His next at bat saw the Rays in another tough spot, down by one and down to their last four outs. White Sox reliever gave him another Christmas present of his own, inside and letter-high, and Sizemore put it into the stands and tied the game again.

Unlikely Heroes & Kiermaier's Revenge

Kevin Kiermaier had a tough couple of plays in centerfield tonight that no ordinary human being could be reasonably expected to make. He just barely couldn't run down that double by Abreu and just missed robbing the same Abreu of a home run that he crashed hard trying to earn.

He wouldn't let Abreu get to him a third time.  On a ball that was hit hard to the same part of the park, Kiermaier found another gear to get to it and make the catch to prevent the extra base hit.

With the game tied going into the top of the ninth, the Sox turned to veteran closer David Robertson to get them to the bottom half of the inning still on even ground.

After Longoria grounded out, Logan Forsythe, who had himself a 2-for-3 game with two RBIs, drew a one-out walk. Asdrubal Cabrera singled and Forsythe went all the way to third. James Loney struck out swinging and, with the Rays down to their final out in the ninth, it was up to Mikie Mahtook, owner of a sub-.200 average and two strikeouts on the night. On a two-strike count, Mahtook got a slider up and hit a hard liner into left for a single and an RBI, putting the Rays up 5-4!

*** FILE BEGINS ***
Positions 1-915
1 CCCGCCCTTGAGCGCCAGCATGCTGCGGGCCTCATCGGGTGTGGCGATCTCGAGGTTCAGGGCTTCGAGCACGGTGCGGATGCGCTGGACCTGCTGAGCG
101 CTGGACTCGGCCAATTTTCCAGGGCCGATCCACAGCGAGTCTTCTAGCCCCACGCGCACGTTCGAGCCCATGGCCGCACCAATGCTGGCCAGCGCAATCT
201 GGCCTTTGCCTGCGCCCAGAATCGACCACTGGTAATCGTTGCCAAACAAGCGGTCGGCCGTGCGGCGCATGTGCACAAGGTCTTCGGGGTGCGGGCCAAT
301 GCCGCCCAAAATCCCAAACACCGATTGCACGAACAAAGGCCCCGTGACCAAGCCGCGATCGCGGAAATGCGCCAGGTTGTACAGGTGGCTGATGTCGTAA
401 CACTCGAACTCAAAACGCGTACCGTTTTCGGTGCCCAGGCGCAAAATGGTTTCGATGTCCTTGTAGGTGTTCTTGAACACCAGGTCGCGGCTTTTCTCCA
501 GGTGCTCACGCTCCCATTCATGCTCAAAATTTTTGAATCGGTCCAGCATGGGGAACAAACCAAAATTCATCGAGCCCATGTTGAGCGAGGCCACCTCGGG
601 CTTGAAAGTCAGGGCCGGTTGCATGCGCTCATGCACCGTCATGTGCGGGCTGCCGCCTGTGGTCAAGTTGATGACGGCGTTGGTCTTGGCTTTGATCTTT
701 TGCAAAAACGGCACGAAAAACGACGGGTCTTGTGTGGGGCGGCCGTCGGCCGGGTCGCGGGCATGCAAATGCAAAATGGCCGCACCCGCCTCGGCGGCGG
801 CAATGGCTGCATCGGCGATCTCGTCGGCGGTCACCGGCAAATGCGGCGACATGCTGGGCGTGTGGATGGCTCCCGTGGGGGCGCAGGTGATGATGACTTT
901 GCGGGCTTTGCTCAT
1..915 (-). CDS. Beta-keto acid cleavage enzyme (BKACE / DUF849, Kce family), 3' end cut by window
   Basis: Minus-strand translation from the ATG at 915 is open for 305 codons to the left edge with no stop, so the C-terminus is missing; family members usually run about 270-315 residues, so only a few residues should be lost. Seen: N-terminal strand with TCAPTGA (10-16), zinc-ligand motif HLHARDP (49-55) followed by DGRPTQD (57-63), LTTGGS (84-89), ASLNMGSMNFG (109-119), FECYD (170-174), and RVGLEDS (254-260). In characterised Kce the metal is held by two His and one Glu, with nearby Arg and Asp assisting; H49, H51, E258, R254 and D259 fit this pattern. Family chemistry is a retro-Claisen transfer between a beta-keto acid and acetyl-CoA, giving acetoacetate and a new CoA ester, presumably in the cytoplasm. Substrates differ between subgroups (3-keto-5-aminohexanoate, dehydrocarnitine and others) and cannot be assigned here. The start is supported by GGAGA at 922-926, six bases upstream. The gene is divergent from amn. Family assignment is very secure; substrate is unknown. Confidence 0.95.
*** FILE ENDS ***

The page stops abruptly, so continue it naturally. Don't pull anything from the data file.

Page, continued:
In the bottom of the ninth, it was time for The Human Highlight Reel in center to make another huge play. After Alexei Ramirez singled and stole second base off of Rays' closer Brad Boxberger, Adam LaRoche hit a hard liner into centerfield for a base hit. Ramirez was waved home as Kiermaier came up firing. The throw was low but on a line, and Curt Casali made a great play to dig it out and get into position. The play beat Ramirez to the plate and, as he attempted to dive over Casali to tie the game, the Rays' catcher applied the tag.

In the words of Tiny Tim, "God bless us, every one!"

Boxberger struck out Garcia and got Sanchez to line out to right to end the game and secure the Rays' victory.

Merry Christmas to all, and to all a good night!

The Tinsel and Trimmings

  • Hat tip to Mahtook on a diving catch in right in the first inning. Clearly taking notes from that Kiermaier guy.
  • Speaking of Kevin, it's good to see him get the start against a lefty. He's a game-changing type of player with his speed and defense, regardless of who's on the mound against him.
  • Man, that Christmas stuff really escalated quickly. It really got out of hand fast. If only all that rain outside was snow . . .